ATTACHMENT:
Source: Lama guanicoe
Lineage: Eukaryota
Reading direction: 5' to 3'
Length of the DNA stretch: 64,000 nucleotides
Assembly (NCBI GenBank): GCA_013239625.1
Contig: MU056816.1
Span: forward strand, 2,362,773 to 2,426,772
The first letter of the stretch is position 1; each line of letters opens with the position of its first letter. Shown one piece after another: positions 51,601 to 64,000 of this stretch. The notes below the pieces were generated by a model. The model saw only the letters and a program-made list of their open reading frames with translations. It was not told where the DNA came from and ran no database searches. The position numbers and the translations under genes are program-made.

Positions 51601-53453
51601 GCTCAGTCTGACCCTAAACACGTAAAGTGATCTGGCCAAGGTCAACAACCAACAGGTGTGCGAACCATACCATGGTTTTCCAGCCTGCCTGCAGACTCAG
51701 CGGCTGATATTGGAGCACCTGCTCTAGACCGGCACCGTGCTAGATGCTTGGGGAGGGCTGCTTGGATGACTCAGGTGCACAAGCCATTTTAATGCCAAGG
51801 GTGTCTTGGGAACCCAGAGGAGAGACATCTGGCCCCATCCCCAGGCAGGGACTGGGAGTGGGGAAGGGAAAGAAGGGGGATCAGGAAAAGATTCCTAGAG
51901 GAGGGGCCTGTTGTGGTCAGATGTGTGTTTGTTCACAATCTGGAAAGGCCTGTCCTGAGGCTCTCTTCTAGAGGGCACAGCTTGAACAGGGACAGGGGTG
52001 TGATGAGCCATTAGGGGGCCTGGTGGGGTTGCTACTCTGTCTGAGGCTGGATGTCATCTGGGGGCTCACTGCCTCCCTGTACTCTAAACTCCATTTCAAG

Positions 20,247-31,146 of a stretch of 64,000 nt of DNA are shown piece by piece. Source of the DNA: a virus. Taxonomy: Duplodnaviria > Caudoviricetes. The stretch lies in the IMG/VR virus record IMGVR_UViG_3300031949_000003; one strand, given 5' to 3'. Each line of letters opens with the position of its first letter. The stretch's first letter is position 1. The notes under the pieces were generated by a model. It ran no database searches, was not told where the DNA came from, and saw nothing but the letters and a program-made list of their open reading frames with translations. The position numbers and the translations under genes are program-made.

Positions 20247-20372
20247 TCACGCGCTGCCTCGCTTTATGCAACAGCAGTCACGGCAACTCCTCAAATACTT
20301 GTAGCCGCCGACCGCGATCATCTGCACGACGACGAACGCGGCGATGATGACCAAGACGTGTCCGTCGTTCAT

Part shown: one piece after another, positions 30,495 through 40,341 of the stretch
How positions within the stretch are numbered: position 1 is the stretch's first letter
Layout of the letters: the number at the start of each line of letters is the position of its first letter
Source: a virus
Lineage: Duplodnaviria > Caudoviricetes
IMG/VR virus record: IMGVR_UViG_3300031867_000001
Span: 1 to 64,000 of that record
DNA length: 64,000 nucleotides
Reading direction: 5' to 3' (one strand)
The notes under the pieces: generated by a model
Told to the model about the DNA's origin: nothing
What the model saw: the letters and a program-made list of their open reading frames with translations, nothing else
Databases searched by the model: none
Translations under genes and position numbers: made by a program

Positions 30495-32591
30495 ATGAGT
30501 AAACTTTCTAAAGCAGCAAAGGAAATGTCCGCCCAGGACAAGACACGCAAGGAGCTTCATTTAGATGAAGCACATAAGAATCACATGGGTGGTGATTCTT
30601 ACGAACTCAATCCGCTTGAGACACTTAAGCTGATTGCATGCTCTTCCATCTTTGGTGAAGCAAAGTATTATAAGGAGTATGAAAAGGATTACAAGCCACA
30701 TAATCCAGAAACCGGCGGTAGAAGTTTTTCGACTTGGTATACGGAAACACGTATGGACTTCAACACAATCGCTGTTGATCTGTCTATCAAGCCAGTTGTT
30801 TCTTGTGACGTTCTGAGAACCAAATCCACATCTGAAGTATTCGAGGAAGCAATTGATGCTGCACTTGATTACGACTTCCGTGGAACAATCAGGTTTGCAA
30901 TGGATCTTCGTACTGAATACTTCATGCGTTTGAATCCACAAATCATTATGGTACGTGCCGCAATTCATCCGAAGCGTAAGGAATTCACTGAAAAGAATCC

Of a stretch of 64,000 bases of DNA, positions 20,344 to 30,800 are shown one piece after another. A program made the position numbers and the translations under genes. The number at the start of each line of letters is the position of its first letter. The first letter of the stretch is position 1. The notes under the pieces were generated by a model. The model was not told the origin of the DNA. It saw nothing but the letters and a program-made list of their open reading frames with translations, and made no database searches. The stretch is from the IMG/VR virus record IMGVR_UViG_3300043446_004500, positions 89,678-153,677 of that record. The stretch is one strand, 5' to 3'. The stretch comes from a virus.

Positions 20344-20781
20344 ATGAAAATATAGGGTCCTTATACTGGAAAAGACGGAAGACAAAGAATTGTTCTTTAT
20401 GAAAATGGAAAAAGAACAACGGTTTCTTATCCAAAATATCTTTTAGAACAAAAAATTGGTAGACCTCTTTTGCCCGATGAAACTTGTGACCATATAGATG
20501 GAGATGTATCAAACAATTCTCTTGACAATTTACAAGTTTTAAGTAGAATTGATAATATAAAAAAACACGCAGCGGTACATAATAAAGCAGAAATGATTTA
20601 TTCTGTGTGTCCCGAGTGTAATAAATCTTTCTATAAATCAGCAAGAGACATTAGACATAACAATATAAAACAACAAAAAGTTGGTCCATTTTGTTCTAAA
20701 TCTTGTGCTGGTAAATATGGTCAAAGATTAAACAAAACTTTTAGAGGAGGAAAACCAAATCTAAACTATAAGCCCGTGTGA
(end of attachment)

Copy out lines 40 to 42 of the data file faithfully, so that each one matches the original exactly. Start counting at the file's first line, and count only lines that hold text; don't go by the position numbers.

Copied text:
Of a stretch of 64,000 bases of DNA, positions 20,344 to 30,800 are shown one piece after another. A program made the position numbers and the translations under genes. The number at the start of each line of letters is the position of its first letter. The first letter of the stretch is position 1. The notes under the pieces were generated by a model. The model was not told the origin of the DNA. It saw nothing but the letters and a program-made list of their open reading frames with translations, and made no database searches. The stretch is from the IMG/VR virus record IMGVR_UViG_3300043446_004500, positions 89,678-153,677 of that record. The stretch is one strand, 5' to 3'. The stretch comes from a virus.

Positions 20344-20781
20344 ATGAAAATATAGGGTCCTTATACTGGAAAAGACGGAAGACAAAGAATTGTTCTTTAT